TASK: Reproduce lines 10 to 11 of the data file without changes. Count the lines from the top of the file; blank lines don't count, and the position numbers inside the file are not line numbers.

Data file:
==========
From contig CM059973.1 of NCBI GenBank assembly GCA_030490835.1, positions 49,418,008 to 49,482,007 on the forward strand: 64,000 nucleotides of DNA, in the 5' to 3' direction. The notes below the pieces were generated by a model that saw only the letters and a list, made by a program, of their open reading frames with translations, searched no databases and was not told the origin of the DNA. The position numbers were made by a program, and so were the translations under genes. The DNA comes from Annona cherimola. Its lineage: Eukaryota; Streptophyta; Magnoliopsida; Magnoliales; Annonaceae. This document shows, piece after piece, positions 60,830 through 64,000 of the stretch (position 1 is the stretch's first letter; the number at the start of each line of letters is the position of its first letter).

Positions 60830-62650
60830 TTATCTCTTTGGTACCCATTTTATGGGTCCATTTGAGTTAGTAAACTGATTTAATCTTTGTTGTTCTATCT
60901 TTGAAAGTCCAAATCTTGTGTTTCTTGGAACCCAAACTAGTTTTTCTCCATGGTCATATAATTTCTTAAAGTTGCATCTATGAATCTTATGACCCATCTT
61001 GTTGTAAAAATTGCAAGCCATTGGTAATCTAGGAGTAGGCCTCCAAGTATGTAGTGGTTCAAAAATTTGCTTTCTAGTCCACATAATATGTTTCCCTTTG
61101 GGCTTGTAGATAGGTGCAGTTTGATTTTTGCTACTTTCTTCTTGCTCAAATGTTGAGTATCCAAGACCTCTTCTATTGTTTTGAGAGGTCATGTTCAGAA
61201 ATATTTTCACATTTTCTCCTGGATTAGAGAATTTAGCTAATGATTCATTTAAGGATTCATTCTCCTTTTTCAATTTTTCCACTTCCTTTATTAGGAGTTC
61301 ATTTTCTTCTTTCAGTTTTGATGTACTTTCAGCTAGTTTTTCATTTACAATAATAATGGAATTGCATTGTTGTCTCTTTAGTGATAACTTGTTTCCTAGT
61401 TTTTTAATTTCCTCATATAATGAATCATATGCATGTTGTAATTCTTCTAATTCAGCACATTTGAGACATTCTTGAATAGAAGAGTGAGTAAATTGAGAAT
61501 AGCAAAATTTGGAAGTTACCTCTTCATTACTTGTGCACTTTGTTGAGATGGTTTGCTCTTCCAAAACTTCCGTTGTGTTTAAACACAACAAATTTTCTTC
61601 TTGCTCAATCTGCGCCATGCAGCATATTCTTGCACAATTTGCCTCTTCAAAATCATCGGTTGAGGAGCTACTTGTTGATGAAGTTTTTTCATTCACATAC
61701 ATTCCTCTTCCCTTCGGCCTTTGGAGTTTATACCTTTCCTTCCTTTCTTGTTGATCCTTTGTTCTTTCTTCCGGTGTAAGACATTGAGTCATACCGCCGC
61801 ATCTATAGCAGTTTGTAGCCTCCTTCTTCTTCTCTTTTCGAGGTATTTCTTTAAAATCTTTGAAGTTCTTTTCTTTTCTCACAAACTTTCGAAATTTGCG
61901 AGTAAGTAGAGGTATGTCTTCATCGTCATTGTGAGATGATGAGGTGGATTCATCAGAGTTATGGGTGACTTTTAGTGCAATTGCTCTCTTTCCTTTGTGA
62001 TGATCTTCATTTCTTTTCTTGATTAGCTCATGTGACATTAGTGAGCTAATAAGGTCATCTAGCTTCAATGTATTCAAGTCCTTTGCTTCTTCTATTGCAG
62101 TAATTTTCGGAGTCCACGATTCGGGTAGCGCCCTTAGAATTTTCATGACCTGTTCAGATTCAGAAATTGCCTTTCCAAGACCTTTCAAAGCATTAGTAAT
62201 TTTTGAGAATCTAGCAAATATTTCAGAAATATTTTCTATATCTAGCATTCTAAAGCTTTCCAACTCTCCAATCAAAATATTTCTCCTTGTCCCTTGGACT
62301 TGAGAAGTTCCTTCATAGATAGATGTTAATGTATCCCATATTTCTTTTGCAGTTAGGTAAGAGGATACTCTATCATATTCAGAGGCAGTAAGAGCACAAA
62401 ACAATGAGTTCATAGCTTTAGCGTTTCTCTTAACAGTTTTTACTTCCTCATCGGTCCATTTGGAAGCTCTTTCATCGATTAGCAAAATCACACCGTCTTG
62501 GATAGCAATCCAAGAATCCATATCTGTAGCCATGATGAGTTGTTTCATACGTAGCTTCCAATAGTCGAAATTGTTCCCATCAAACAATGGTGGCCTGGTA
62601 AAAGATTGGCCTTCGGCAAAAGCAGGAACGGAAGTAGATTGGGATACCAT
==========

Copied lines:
61501 AGCAAAATTTGGAAGTTACCTCTTCATTACTTGTGCACTTTGTTGAGATGGTTTGCTCTTCCAAAACTTCCGTTGTGTTTAAACACAACAAATTTTCTTC
61601 TTGCTCAATCTGCGCCATGCAGCATATTCTTGCACAATTTGCCTCTTCAAAATCATCGGTTGAGGAGCTACTTGTTGATGAAGTTTTTTCATTCACATAC